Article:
January 22, 2007
Prairie North Health Region and Saskatchewan have much to celebrate during Canada’s thirteenth National Non-Smoking Week, January 21 – 27, 2007.
The specially-designated week serves as a local, provincial, and national opportunity to raise the public’s awareness of the benefits of not smoking and to encourage people to quit smoking.
In Prairie North, a municipal referendum in the City of Lloydminster in October 2006 saw the people of the Border City vote in favour of a bylaw prohibiting smoking in all enclosed public and work places. The bylaw came into effect on January 1, 2007.
Elsewhere in Saskatchewan, one in three workers is not protected from second hand smoke in their places of work. Efforts are underway to have the necessary changes made to the Occupational Health and Safety Act so all Saskatchewan workers can enjoy the benefits of smoke free workplaces.
In the past two years, Prairie North Health Region has recognized three schools in the health region whose Grade twelve classes graduated smoke free. The three schools are Ernie Studer School in Loon Lake, Goodsoil Central in Goodsoil and Glaslyn School in Glaslyn.
Throughout the year, Tobacco Control Officers across Saskatchewan go throughout our communities to help ensure that all public places are smoke free. This past year 95% of businesses visited in Prairie North Health Region were in compliance with the Tobacco Control Act. The five percent that were not compliant failed to have proper ‘no smoking’ signage in place, had ash trays set out, or had patrons smoking in the place of business.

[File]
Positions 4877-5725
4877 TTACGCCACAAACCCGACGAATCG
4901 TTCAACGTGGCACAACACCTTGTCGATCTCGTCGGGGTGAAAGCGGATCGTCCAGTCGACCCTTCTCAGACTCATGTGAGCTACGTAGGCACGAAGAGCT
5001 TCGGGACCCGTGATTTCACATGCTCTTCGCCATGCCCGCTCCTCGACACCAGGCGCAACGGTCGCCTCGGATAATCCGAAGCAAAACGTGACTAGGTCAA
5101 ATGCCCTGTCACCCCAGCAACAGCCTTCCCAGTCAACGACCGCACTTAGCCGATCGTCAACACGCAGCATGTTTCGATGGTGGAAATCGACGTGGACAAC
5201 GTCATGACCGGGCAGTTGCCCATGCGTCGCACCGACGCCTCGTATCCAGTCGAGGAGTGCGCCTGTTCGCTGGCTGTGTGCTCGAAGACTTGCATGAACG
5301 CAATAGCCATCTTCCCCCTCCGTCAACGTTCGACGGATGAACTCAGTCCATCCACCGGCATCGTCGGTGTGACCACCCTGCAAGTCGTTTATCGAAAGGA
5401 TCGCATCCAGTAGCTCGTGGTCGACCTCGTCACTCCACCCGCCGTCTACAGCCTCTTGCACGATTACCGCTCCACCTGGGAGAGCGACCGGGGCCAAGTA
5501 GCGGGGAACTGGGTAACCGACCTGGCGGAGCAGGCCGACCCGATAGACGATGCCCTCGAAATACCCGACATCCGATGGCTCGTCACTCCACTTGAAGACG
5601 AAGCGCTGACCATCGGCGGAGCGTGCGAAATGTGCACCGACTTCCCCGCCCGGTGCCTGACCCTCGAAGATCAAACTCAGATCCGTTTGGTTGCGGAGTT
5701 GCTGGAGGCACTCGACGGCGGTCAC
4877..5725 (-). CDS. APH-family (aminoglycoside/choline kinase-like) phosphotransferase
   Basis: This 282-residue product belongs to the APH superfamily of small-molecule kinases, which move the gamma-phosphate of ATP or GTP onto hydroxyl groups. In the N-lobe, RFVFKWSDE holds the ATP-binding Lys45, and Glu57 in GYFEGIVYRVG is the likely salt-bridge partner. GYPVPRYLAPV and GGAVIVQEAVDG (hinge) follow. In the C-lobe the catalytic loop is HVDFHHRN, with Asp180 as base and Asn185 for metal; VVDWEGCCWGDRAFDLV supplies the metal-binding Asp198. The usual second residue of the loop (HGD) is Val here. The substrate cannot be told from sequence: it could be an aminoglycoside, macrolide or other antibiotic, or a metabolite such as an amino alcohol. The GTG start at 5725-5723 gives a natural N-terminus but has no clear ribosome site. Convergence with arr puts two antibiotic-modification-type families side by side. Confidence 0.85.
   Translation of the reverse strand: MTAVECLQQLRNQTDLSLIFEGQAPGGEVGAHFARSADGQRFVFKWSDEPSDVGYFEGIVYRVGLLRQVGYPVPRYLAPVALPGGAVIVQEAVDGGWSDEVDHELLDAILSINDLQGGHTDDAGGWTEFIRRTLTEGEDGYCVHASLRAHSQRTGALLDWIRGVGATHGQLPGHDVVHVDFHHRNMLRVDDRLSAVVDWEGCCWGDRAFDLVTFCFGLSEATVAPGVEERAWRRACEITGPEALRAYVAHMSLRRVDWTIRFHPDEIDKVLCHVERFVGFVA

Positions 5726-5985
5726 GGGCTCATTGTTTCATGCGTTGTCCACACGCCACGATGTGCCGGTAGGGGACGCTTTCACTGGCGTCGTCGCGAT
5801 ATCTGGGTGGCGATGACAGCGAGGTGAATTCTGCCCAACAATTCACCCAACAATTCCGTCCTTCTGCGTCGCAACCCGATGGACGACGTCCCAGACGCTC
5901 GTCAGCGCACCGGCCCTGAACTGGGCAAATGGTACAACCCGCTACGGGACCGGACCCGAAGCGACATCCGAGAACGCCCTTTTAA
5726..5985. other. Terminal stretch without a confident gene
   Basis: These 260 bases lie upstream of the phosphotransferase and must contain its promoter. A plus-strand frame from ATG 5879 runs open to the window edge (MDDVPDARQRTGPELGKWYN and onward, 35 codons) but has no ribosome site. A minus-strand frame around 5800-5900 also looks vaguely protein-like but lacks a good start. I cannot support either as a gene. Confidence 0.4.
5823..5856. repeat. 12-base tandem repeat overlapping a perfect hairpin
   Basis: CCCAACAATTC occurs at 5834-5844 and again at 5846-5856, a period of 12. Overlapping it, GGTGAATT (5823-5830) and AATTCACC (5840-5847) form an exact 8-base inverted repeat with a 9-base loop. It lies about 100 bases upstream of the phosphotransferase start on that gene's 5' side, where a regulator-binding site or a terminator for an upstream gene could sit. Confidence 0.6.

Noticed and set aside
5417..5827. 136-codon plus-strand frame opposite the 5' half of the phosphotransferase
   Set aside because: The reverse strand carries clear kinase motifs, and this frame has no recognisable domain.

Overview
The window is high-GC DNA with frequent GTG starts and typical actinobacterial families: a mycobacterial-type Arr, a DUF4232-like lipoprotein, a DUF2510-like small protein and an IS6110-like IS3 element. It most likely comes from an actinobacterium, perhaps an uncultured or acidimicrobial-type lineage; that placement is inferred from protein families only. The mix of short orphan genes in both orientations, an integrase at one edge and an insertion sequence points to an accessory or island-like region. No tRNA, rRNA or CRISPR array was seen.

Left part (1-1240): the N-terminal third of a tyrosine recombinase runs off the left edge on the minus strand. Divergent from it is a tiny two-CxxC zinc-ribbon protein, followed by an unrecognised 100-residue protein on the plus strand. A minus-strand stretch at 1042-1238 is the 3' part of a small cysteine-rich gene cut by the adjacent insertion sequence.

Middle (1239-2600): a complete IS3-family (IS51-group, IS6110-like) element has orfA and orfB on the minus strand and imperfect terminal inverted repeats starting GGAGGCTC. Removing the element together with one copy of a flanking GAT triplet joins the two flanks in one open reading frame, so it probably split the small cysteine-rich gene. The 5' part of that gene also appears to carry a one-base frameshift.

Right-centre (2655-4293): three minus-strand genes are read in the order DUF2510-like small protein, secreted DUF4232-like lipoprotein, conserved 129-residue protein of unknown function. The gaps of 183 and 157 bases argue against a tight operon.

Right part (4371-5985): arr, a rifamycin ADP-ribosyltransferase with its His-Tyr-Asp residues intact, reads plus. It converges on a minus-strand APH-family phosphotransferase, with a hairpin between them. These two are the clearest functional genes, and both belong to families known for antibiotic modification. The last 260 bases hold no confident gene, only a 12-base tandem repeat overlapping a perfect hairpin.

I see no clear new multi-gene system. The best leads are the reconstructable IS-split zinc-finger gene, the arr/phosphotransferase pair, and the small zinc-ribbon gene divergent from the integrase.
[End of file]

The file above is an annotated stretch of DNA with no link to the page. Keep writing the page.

As a whole, Saskatchewan was the third province in Canada to ban smoking in all public places and is a national and global leader in tobacco control. By banning the promotion of tobacco industry products to children and youth, Saskatchewan has set a standard. Because of these measures, the percentage of smokers in Saskatchewan has fallen from 28% in 2000 to 22% in 2005. This decrease in the number of smokers has also resulted in fewer deaths from smoking.
It is never too late to quit smoking and here are some great reasons to quit:
- Within 2 weeks of quitting, your senses of taste and smell begin to improve.
- Within 4 weeks of quitting, your blood circulation begins to improve, your lungs work better and physical activity becomes easier.
- Within 3 years, your risk of heart attack will be similar to someone who has never smoked.
- Within 5 years, you will reduce your risk of getting cancer of the lung, mouth, throat, bladder, kidney and pancreas.
Above all, quitting saves lives.
If you are interested in getting some help to quit smoking, check out Prairie North’s website at http://www.pnrha.ca/bins/index.asp for a list of help lines and web-based resources.
For more information, contact your health care provider or your local Community/Public Health Office.
Thinking of Quitting Pamphlet
National Non-Smoking Week Newsletter
For more information contact:
Communications Officer, PNHR